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“I was healthy and had no symptoms, but seeing TV’s Bill Turnbull discussing prostate cancer, plus a big nudge from my wife, prompted me to get tested. Thank God I did: I was diagnosed with prostate cancer, was successfully treated and I am again living life to the full.”

Altrincham’s Alan Roebuck adds he is “keen to inspire others to get a check-up, even if they feel fine” with official figures showing that one in eight men get prostate cancer in their lifetime. Prostate Cancer UK reports those over 45, or black, or have a father or brother with prostate cancer, are at an even higher risk.*

Dr Amal Hashim of Park Medical Practice in Timperley, part of Altrincham Healthcare Alliance PCN which includes Altrincham Medical Practice, Shay Lane Medical Centre (Drs Cranston, Haslam and Connell), St Johns Medical Centre and West Timperley Medical Centre, is urging patients – especially those in high-risk groups – to contact their GP if they’re worried, whether or not they have symptoms.

Dr Hashim explained: “Prostate cancer is the most common cancer in men and while not always life-threatening, the earlier it’s caught, the higher the chance of successful treatment. We’re urging patients to contact their GP for an initial consultation. It could save your life.”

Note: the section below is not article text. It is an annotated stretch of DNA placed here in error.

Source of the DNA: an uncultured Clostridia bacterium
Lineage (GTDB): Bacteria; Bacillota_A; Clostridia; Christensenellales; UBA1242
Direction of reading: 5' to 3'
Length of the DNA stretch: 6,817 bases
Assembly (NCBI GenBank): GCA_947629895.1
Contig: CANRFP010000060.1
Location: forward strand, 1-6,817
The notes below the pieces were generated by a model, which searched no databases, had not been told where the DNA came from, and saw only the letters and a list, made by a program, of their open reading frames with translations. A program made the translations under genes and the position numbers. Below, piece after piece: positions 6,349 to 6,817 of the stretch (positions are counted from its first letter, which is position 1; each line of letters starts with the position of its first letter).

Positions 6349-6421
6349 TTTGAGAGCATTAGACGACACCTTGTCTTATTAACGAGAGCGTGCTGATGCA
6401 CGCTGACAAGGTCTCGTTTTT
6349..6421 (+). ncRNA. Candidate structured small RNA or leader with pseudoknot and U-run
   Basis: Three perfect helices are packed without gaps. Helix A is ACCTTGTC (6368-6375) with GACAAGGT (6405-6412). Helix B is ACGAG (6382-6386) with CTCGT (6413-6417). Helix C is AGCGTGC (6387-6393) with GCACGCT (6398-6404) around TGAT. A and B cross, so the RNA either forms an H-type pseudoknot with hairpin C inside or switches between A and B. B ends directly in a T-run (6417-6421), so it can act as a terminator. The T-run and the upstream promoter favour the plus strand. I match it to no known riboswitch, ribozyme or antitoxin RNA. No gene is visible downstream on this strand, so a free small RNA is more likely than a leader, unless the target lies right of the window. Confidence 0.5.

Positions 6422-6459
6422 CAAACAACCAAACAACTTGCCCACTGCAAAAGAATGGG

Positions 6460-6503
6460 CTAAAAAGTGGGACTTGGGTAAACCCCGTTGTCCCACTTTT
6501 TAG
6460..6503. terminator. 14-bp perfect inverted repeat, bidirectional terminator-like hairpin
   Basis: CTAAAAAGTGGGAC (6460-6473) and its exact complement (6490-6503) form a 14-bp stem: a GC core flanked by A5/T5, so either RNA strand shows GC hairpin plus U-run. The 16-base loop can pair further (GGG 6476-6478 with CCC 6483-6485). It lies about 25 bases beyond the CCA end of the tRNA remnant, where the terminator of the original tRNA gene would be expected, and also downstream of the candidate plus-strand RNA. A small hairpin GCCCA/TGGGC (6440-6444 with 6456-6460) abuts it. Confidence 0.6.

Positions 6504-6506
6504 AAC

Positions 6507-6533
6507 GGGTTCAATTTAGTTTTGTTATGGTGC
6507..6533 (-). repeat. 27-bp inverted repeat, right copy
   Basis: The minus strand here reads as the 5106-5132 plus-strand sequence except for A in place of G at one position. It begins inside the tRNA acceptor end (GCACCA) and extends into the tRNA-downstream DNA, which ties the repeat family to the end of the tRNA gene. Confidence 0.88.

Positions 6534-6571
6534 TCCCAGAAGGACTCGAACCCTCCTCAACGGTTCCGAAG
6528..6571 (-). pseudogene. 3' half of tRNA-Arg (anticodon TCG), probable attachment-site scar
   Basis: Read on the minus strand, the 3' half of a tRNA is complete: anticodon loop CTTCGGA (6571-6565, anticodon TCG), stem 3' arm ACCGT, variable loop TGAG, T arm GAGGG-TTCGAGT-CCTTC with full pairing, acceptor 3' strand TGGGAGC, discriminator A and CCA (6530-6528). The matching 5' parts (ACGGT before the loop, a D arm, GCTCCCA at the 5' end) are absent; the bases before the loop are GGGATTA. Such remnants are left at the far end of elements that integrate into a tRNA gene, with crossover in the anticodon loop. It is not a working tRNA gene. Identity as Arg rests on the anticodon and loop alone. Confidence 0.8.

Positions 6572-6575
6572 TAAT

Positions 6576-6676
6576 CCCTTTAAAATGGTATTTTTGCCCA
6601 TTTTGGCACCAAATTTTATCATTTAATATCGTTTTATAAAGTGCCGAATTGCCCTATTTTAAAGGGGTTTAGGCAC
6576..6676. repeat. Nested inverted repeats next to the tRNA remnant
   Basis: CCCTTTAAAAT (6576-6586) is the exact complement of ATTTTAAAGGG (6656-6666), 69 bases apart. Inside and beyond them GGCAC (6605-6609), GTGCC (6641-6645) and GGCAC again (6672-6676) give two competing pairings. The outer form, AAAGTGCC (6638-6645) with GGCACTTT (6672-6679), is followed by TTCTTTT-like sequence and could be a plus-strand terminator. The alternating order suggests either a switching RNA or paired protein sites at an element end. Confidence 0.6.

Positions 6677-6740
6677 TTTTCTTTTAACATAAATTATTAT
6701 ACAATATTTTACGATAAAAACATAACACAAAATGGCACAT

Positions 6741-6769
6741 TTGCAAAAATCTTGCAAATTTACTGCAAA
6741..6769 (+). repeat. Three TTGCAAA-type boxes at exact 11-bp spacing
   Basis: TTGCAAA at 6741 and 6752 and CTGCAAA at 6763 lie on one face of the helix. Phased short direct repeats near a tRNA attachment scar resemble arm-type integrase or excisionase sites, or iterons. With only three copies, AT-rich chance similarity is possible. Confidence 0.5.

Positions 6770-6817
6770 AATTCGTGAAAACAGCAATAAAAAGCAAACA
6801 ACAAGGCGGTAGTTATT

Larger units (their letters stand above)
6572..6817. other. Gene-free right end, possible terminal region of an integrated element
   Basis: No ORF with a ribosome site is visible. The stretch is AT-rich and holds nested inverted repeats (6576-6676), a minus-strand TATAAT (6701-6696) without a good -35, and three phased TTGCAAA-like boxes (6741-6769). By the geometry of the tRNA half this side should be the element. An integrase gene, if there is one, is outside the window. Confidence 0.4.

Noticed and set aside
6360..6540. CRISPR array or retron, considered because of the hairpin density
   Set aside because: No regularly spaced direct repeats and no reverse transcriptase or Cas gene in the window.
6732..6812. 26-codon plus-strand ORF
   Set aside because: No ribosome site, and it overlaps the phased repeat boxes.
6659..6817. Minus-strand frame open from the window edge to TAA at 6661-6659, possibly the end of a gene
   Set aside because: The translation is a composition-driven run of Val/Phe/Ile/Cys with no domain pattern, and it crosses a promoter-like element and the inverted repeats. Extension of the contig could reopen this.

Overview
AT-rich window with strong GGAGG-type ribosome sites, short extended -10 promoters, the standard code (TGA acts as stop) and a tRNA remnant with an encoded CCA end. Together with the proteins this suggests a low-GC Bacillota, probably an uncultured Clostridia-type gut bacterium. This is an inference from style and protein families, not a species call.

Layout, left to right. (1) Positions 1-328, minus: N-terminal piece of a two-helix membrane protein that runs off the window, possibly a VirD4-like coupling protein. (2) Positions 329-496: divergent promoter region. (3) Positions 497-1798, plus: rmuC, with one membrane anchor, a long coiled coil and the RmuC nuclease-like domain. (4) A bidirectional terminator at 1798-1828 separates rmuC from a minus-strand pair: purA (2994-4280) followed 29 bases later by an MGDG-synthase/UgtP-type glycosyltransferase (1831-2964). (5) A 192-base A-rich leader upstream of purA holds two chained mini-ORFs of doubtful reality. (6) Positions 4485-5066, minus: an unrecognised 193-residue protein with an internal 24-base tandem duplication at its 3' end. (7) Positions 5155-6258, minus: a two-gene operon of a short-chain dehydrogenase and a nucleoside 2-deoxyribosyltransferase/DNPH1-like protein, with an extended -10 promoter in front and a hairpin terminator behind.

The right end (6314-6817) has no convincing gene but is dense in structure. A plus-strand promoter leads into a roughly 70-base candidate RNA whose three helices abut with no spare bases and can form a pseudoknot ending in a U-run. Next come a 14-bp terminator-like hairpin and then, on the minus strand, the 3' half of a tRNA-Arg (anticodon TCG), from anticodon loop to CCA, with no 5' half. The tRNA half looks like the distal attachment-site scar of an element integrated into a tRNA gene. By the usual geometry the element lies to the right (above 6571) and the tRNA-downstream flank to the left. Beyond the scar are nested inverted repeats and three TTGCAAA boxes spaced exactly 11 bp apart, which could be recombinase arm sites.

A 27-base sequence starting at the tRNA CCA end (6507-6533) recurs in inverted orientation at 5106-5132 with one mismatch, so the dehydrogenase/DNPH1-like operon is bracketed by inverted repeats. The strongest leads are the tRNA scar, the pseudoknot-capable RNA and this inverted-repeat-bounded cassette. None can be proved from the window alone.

Ahead of next month’s Movember fund-raising and drive to increase awareness of men’s health issues – Dr Hashim highlighted prostate cancer symptoms:

  • an increased need to urinate, especially at night
  • straining while you pee
  • a weak flow when urinating
  • a feeling that your bladder has not fully emptied

She added: “While most men with early prostate cancer don’t have any symptoms, in the UK about 48,600 men are diagnosed with prostate cancer each year. The message is simple: please contact your GP for a health check now.”

Alan Roebuck, 75, explained: “I’d no idea anything was wrong. I was fit, healthy and enjoying retirement: it seemed a bit silly to bother the GP. But I’m glad I listened to my wife, Marilyn, who urged me to ‘just make sure all’s well’ after we heard Bill Turnbull’s experience.”

Alan had a simple blood test which measures the amount of prostate specific antigen (PSA) in the blood and he was referred to The Christie. He said: “I felt absolutely fine before and during the treatment. While the diagnosis was a bit of a shock, the cancer was caught early so I felt very positive that all would be well. And it is.”

Having undergone radiotherapy treatment Alan says: “There’s been no trace of the cancer since 2020. I’ve a bit of incontinence but that’s a small price to pay. I’m enjoying family life, cruises, gardening and truly appreciate being alive!”

The father of two, and grandfather of two, added: “While celebrity power really helps increase awareness of cancers, I’m just a normal bloke who hopes to inspire someone else to get a check-up. And if that potentially saves a life, it would be wonderful. You can go through life thinking you’re invincible but you could be sitting on a time-bomb. See your GP for peace of mind: it could be a life-saver.”

Prostate Cancer UK’s 30 second risk checker  aims to help people understand their risk of prostate cancer.